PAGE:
Browsing UA Faculty Research by Subjects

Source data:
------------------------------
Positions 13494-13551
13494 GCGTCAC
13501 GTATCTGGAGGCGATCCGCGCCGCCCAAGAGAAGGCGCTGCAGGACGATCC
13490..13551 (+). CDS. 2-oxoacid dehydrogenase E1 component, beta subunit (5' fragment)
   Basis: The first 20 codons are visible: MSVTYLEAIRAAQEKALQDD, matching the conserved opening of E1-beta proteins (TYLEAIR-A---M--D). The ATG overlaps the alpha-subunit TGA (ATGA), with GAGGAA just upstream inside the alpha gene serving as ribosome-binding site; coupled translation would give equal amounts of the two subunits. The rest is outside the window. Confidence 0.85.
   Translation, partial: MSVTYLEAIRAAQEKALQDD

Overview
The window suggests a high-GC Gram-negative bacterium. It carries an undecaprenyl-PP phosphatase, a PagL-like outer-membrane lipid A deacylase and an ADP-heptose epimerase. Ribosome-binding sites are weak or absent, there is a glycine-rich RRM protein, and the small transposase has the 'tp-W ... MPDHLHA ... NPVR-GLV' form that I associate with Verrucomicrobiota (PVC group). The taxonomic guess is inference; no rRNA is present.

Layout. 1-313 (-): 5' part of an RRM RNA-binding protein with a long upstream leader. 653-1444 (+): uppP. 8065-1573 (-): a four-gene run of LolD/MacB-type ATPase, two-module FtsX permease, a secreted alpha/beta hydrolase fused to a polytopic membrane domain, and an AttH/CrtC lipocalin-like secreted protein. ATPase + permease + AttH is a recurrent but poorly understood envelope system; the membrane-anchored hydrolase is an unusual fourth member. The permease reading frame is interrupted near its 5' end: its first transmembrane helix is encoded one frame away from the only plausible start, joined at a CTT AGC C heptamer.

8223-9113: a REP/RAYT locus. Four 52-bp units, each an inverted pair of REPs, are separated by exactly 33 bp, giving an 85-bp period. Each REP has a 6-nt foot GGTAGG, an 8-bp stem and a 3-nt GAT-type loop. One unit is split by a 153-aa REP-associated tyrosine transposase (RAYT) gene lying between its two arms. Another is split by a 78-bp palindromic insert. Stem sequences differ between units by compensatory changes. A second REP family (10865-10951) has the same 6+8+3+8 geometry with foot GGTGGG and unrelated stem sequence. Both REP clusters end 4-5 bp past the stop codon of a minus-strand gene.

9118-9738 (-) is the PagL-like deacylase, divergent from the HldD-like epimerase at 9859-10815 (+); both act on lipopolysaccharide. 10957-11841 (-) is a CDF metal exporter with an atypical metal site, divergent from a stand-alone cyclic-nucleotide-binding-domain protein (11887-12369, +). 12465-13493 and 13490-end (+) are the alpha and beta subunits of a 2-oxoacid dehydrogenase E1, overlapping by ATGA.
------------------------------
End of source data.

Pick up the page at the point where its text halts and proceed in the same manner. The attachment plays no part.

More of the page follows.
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Improving Seed Spacing Uniformity of Precision Vegetable PlantersEquidistant, uniform seed placement is important in lettuce production as seeds are densely planted within the row, typically only about 5 cm apart. When seeds are sown too close together, it is time consuming to thin seedlings to the desired plant spacing of 20 to 30 cm by hand and very difficult to do mechanically. The overall goal of the project was to improve lettuce seed placement accuracy and reduce the percentage of seeds spaced closely together. Specific objectives were: 1) to compare vacuum and belt-type planters to determine which style of planter provides better planting performance, 2) to evaluate belt planter seeding performance with different types of furrow openers, and 3) to develop practical modifications for vacuum planters to improve lettuce seed placement accuracy. Three vacuum planter configurations, an unmodified and two reduced seed drop height designs and a belt planter equipped with two types of furrow openers were tested in situ with pelleted lettuce seed at four travel speeds ranging from 1.6 to 4.0 kph. Belt planter performance was significantly better than that of the vacuum planter. Vacuum and belt planters both provided acceptable levels of performance at speeds below 2.4 kph, but at higher speeds, seed placement accuracy declined rapidly. No differences in planter performance were found between the two belt planter configurations tested. The mid-level drop height vacuum planter configuration had significantly better seed placement precision and fewer closely spaced seed spacings as compared to the unmodified vacuum planter. These findings illustrate the significant effect planter type, travel speed, and drop height have on planter performance. They also contradict the common perception that vacuum planters deliver seed more precisely and with fewer closely-spaced seeds as compared to belt planters. Further study is needed to determine the extent to which planter performance affects hand thinning labor costs, automated machine performance, final plant stand uniformity, and crop yield.